But Troy’s interactions with Rose are what give “Fences” its moments of genuine glory. Ms. Davis, who won a Tony for her performance in Wilson’s “King Hedley II,” may well pick up another for her work here. Her face is a poignant paradox, both bone-tired and suffused with sensual radiance. Rose has resigned herself to her life in a way Troy cannot, but that doesn’t mean there’s not passionate yearning within.
What Troy rants about, Rose keeps to herself, and Ms. Davis draws extraordinary power from that reticence; you never feel that Rose is any less deep than her husband. You can sense, so palpably that it hurts, why Troy and Rose were meant to be together, and when it looked as if the marriage might be going south at the performance I attended, you could hear horrified gasps in the audience. Mr. Washington and Ms. Davis prove that lovers don’t have to be as young and star-crossed as Romeo and Juliet to generate shiver-making heat and pathos.
August Wilson's poetry has seldom sounded as prosaic as it does in the new revival of Fences (* * * out of four).
That's not entirely a criticism of this production, which opened Monday at the Cort Theatre and marks Denzel Washington's return to Broadway since a stint as Brutus inJulius Caesar in 2005.
Troy Maxson, Fences' lead character — a middle-aged ex-con and former Negro Leagues baseball champ adjusting to working-class family life, and a changing world, in the 1950s — is as richly drawn as a Shakespearean tragic hero. And the 55-year-old movie star, packing a few extra pounds, brings to the role a convincing combination of rugged physical authority and weariness. We see the weight of social transformation, and his own demons, bearing down on this man.
But Washington's Troy, while vigorous and charismatic, isn't long on nuance; and in that sense it is of a piece with the staging. Directed by Kenny Leon, an experienced and astute purveyor of Wilson's work, this Fences makes the characters' struggles briskly accessible and absorbing, but doesn't always capture their depth and resonance.
This is especially true for Troy and his long-suffering wife, Rose, played by Viola Davis. She and Washington have a lovely, playful chemistry in their early scenes; the mutual attraction and affection that has helped sustain this couple couldn't be more obvious.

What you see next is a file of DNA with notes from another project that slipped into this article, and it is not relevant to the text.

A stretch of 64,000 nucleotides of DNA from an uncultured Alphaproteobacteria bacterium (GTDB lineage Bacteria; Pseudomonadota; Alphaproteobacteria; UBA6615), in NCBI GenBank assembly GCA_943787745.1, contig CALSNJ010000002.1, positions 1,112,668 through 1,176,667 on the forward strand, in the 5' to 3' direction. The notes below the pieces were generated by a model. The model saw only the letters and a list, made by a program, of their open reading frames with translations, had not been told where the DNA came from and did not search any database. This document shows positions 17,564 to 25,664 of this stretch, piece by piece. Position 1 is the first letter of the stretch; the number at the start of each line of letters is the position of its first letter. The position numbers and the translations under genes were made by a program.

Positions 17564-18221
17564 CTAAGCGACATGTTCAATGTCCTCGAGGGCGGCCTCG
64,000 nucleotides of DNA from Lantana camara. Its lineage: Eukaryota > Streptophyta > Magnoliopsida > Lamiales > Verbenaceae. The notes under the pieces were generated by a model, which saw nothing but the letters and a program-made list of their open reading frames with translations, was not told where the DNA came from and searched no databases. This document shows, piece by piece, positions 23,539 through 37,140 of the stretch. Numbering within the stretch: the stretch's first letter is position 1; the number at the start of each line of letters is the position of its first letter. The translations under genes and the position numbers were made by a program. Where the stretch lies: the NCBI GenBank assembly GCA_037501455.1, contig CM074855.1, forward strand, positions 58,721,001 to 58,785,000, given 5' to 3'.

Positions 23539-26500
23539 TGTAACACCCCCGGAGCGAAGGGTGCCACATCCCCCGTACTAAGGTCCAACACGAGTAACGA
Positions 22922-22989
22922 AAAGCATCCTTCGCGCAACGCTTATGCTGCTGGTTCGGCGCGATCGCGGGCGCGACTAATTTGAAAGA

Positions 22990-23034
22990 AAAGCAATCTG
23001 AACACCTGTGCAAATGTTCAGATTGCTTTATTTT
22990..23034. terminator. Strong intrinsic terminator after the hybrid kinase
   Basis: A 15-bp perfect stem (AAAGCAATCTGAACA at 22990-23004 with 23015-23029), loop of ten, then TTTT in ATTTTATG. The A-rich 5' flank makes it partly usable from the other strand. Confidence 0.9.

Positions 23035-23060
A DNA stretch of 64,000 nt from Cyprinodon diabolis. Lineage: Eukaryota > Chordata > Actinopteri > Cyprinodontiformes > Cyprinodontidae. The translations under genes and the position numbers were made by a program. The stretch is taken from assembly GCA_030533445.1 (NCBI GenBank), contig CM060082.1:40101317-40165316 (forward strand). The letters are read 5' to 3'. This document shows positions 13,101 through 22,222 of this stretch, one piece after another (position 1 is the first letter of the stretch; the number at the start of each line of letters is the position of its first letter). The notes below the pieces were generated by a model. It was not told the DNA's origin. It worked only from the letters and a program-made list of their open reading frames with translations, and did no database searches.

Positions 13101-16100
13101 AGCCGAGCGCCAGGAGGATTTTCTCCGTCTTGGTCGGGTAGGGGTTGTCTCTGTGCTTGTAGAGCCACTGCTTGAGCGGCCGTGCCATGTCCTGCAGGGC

Davis is less effective in showing us the toll that Troy's transgressions have taken on Rose. We see her pain when Troy confronts her with a real whopper in the second act; but her subsequent monologue — which the actress delivers, like many lines, in a hyper-naturalistic style that rushes and at times flattens the distinctive music of Wilson's language — doesn't fully convey Rose's unfussy dignity and resilience.
As Troy and Rose's son, Cory, whose own athletic ambitions complicate an already uneasy relationship with his dad, Chris Chalk can be similarly breathless, though it suits Cory's youthful zeal. Russell Hornsby plays Troy's son from a previous marriage with a sly, rueful swagger that makes him duly sympathetic, while Mykelti Williamson is poignant as Troy's brother, a brain-damaged war veteran.
The most textured performance, not surprisingly, comes from the masterful Wilson interpreter Stephen McKinley Henderson. He plays Troy's best buddy with an understated authority that can be overshadowed by the others' more flamboyant antics.
The leading man has no such problems. Though Washington may not portray Troy's spiritual quandaries as completely or hauntingly as others have, he makes his story compelling.
And he'll surely introduce that story to fans who will seek out other Wilson plays — a happy ending by any measure.